Several news reports preceding the 2012 election highlighted notable examples bucking this trend; Swansea Council, for example, has a 22-year-old Cabinet Member, while Monmouth elected an 18 year old. Whilst these achievements must be celebrated, the fact remains: the number of Councillors under 30 per Welsh council is in single figures.
So why is this an issue? In these times of increased public disenchantment with politics and the political process, the use of representation as a mechanism for increasing young people’s engagement with politics is one possible tool in the fight to get young people more involved in how their society is organised. It is often argued that young people are apathetic towards politics, and simply do not care about issues affecting them or anyone else. Whether this really is the case is debatable; a 2002 Electoral Commission Report found that young people are rather disengaged from the traditional political process, seeing no need to vote or participate because they feel it will have no effect on the outcome. At the 2010 UK General Election, just over 40% of those aged 18-24 voted, compared with over 70% of over 65s. Lack of symbolic and descriptive representation arguably breeds cynicism and distrust, as it creates a feeling of exclusion and often irrelevance- as young people feel uninvolved in decision-making, they are apt to associate politics with older people, and not relevant to their own lives. With no one else of their age bracket, gender or race involved, they see no reason to participate themselves.
Whilst revealing, statistics can only take us so far; we need research into why more young people are not being elected to political office. Is it a question of young people themselves not coming forward and not joining political parties, or, if they are coming forward, are they then not being selected because of their age? In an age where positive action measures are in place for race and gender, do we need to extend such measures to age as well?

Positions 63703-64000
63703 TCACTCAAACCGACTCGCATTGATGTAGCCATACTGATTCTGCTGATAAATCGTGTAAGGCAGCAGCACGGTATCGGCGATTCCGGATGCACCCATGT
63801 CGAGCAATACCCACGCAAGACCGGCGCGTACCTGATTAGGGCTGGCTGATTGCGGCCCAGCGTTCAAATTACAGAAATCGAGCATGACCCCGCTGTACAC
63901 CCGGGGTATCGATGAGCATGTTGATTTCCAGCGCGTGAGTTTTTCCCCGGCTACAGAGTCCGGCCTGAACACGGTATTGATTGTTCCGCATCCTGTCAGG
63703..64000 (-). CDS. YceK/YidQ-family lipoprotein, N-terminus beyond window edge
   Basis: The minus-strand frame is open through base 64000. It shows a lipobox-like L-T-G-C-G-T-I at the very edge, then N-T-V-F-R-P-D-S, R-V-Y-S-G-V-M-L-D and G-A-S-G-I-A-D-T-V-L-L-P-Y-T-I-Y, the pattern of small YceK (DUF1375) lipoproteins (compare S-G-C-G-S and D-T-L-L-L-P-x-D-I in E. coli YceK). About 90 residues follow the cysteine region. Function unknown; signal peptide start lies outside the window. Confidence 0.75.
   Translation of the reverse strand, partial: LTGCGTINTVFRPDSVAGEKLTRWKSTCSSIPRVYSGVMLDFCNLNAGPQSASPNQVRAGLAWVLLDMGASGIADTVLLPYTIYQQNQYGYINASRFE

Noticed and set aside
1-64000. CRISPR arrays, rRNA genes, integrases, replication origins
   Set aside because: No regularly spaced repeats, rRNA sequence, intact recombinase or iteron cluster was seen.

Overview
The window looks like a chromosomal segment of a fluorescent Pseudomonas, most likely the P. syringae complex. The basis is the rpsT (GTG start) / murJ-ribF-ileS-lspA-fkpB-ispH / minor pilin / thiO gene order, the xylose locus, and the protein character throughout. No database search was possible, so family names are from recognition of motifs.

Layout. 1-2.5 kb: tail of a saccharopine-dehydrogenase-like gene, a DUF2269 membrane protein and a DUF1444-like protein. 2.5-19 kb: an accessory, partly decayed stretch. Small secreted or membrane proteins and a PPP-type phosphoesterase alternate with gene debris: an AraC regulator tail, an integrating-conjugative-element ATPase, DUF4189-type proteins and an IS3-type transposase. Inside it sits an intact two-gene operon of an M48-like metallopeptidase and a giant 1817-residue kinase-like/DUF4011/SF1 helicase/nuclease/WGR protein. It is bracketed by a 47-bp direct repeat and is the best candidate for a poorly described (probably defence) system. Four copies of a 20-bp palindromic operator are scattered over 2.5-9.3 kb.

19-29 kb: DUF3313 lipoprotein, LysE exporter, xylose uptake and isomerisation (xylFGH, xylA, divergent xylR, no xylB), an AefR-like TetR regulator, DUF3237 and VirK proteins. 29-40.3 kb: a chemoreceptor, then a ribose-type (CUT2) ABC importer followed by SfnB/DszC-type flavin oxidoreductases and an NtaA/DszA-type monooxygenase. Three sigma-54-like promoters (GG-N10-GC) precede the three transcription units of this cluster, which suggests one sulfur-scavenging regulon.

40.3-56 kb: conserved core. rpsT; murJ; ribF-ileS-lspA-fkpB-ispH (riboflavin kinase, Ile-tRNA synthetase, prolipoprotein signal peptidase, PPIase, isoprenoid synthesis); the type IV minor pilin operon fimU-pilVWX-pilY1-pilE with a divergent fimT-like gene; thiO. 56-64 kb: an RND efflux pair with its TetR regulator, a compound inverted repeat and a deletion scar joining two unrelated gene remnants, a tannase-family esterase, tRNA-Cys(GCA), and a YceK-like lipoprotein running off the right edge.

Given this week’s statistics on the population’s awareness of Welsh politics, disengagement is clearly continuing. If we want to reverse this trend for future generations, now is the time to look seriously at who is representing us, and decide if that demographic profile is truly befitting of modern political representation.
5 thoughts on “The Young and the Disaffected”
This is not about “the young” or “women” or “ethnic minorities.” Indeed, talking about people in terms of various groups is part of the problem. The real issue is a general sense of disengagement, based on a deeper sense of alienation, which is sweeping across people of all ages, occupations, and opinions.
People no longer believe that their votes make any difference – and who is to say they are wrong? We are increasingly an oligarchy, ruled by a political class cut off from the lives of the vast majority. Next year’s main Prime Ministerial debate will be between three similar-looking dark- haired young men with similar education, similar attitudes, and a similar lack of real-world experience.
At the Wales level, the voting is a formality: we know we are going to end up with a Labour-led Assembly. It was designed that way.
The main obstacle to real democracy is the party system, supported by uncritical mainstream media and a massive public sector payroll vote.
There are measures that could be taken to open up the system – changes in electoral and broadcasting law, and possibly the introduction of open primaries – but, of course, nothing is going to happen. The Establishment will not give up its powers and privileges voluntarily.
Excellent article. The disengagement of young people, and especially young women, is frightening. As you rightly note, middle aged non-entities are elected by….yes, you’ve guessed it. Love the comment regarding the dinosaur Dimbleby. Question Time, and other so-called “popular” politics programmes, do nothing to inform people or stimulate real debate. Political education in schools, rather than religious education, would be one way forward.